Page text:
A. Fantis Parochial School Partners With Vanderbilt for Phenomenon-Based Learning Program

A. Fantis Parochial School Partners With Vanderbilt for Phenomenon-Based Learning Program

A. Fantis Parochial School, celebrating its 55th year, began working with Vanderbilt University in August 2018 to revamp its curriculum for students in kindergarten-eighth grade. The program, headed by Jennifer Ufnar, Ph.D., the executive director of the Center for Science Outreach and research assistant professor of education at Vanderbilt University, is projected to continue for the next 3-5 years and is focused on incorporating phenomenon-based learning to the school’s curriculum.

Phenomenon-based learning is an educational approach that places an emphasis on creative thinking, problem solving, and analysis inspired by real world problems and events. This holistic way of teaching allows for interdisciplinary study, extending beyond traditional STEM or even STEAM approaches to discovery.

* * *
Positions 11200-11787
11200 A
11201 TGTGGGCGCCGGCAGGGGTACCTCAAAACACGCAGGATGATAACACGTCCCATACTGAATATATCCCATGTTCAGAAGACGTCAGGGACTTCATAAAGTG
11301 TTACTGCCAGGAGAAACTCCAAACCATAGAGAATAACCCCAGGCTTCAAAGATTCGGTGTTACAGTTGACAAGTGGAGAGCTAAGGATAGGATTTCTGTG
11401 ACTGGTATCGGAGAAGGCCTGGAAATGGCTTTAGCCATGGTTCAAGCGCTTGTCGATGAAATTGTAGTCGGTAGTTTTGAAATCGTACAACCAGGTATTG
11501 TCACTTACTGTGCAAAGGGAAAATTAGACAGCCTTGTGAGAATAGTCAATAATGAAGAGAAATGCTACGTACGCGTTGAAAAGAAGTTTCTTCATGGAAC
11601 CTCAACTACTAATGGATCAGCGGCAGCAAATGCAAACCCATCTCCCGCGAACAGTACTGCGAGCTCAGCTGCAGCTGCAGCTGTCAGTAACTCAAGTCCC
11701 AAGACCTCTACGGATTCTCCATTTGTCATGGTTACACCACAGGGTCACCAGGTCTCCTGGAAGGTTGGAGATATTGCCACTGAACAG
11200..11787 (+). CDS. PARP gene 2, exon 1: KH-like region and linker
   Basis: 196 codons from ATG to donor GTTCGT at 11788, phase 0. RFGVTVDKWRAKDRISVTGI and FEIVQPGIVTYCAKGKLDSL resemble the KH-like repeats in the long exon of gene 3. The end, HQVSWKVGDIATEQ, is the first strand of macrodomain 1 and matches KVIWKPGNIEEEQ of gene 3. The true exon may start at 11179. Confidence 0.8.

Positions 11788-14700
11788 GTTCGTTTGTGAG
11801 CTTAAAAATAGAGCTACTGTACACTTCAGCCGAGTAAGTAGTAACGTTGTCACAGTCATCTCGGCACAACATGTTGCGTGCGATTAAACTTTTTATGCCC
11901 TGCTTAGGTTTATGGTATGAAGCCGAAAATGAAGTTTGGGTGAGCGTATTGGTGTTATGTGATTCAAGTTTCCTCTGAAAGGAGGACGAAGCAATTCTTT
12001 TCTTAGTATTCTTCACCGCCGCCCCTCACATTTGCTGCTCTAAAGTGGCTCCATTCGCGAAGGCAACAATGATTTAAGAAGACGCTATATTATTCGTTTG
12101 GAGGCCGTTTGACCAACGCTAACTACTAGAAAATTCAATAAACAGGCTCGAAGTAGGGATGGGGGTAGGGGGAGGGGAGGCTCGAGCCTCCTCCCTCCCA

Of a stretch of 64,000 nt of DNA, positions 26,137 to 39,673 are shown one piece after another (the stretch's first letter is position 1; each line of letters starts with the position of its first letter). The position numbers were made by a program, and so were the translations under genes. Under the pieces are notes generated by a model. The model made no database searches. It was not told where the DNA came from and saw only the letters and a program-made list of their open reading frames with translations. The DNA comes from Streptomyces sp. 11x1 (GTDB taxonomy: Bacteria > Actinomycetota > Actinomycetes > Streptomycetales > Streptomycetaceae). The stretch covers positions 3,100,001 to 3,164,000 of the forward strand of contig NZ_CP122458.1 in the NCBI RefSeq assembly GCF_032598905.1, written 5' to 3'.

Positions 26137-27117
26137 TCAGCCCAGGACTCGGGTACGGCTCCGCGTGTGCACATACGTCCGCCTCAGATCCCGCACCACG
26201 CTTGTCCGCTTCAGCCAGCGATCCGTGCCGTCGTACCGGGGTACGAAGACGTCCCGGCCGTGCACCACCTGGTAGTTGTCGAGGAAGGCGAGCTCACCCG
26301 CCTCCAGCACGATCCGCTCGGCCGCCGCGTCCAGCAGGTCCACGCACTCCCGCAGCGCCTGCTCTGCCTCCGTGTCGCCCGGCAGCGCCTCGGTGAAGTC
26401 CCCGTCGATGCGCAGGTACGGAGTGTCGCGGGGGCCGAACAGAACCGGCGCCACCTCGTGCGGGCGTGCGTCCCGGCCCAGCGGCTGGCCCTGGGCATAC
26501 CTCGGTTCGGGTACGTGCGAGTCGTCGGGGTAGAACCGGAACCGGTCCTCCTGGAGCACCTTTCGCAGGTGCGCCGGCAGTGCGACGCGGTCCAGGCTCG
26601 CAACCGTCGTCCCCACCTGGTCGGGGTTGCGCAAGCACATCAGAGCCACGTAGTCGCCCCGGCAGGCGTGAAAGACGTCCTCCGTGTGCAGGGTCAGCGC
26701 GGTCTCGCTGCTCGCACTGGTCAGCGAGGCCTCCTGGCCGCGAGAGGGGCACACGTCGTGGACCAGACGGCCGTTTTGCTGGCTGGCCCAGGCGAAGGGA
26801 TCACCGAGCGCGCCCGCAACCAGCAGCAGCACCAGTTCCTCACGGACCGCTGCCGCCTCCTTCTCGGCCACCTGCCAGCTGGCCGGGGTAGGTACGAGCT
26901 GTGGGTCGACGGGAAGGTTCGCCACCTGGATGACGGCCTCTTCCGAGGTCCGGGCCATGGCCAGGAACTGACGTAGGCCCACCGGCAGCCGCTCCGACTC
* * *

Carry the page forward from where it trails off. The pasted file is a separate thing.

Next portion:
Not only does this inspire curiosity, it also allows students to apply knowledge in unique ways to previously unrelated subjects. Each grade incorporates the program in different way, with younger grades receiving less frequent phenomenon-based classes and older grades receiving more frequent classes.

One such example of how this new learning approach is being applied is the ongoing Billion Oyster Project. “They have oysters in the classroom and they have oysters growing inside the river. They’re checking on them several times a year and they’re running observational analyses and experiments, while also learning about the history, reading, utilizing math,” says Theodore G. Tasoulas, principal of A. Fantis. “The focus with that would be how to repopulate the harbor with oysters.”

A. Fantis is located at 195 State St., Brooklyn. For more information about A. Fantis, call 718-624-0501 or visit Afantis.org.

Image: The Billion Oyster Project is an example of the Phenomenon-Based learning approach, where students at A. Fantis check in on oysters growing in the classroom and conduct experiments while learning about the history of them, reading about them, and utilizing math.

Courtesy A. Fantis